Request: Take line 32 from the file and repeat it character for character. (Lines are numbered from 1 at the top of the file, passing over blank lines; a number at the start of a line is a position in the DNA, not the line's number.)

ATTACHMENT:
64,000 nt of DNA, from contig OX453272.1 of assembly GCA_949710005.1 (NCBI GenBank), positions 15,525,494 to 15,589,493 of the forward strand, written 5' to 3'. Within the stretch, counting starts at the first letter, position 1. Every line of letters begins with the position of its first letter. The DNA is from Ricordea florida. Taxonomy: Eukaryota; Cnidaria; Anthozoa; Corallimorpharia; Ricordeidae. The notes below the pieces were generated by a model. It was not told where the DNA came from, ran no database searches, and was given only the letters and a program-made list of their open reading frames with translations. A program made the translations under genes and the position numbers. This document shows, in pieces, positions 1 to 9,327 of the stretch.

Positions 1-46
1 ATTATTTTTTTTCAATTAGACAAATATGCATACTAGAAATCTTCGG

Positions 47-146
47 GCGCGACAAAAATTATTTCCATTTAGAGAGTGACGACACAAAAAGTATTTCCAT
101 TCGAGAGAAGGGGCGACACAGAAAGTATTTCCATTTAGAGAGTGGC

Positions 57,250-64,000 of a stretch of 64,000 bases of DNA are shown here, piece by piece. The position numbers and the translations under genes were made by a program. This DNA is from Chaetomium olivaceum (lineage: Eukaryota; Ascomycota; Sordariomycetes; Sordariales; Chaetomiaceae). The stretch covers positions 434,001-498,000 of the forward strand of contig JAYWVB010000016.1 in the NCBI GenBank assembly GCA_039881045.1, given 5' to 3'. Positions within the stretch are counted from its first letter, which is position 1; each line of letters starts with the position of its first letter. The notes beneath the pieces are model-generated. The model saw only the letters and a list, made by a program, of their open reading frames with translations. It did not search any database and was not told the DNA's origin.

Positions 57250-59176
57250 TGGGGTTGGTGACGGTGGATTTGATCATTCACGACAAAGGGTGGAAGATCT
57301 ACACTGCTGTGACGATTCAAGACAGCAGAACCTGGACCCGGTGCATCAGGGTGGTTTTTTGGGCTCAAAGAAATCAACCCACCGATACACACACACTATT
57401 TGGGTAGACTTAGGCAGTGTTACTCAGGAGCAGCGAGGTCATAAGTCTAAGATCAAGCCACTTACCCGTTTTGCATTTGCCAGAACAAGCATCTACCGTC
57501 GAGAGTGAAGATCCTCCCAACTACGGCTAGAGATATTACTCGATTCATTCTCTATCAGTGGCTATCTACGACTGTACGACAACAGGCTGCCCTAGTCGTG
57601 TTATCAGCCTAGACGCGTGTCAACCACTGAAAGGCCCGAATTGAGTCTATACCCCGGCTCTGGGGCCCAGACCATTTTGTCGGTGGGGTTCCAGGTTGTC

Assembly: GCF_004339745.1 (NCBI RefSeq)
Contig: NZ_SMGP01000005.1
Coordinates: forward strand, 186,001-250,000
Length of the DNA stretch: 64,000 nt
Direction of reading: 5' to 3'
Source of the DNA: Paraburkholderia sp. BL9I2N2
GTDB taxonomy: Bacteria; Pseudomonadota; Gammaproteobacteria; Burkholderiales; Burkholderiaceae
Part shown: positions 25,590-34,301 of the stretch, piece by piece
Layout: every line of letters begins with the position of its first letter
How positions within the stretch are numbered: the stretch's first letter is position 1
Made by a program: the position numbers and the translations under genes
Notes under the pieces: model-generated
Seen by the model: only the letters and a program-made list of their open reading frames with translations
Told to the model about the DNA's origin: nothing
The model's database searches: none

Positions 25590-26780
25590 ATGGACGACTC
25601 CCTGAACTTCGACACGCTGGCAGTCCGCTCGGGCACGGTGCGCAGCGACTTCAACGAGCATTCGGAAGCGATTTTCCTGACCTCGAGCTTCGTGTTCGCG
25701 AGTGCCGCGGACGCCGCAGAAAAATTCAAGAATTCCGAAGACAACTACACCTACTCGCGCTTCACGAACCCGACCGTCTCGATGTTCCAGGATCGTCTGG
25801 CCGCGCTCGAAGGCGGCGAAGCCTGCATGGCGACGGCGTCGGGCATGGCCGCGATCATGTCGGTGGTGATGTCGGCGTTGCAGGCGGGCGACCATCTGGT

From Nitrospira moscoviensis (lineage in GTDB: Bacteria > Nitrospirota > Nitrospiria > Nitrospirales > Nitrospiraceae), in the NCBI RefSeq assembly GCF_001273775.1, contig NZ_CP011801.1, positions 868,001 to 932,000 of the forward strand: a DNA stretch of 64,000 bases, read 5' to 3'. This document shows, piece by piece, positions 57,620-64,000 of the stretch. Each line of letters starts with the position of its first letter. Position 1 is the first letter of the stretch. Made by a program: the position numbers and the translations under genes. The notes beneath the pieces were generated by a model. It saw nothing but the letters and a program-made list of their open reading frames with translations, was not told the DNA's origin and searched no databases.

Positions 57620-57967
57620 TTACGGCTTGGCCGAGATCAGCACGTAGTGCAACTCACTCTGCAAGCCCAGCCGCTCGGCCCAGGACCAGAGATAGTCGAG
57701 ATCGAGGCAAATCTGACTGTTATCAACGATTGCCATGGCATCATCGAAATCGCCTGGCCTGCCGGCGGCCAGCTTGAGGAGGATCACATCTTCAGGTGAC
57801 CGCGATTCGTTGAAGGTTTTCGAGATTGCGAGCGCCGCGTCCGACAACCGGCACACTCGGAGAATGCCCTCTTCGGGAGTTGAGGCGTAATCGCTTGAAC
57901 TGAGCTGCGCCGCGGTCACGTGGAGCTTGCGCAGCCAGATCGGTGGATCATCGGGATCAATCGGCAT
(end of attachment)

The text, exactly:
25701 AGTGCCGCGGACGCCGCAGAAAAATTCAAGAATTCCGAAGACAACTACACCTACTCGCGCTTCACGAACCCGACCGTCTCGATGTTCCAGGATCGTCTGG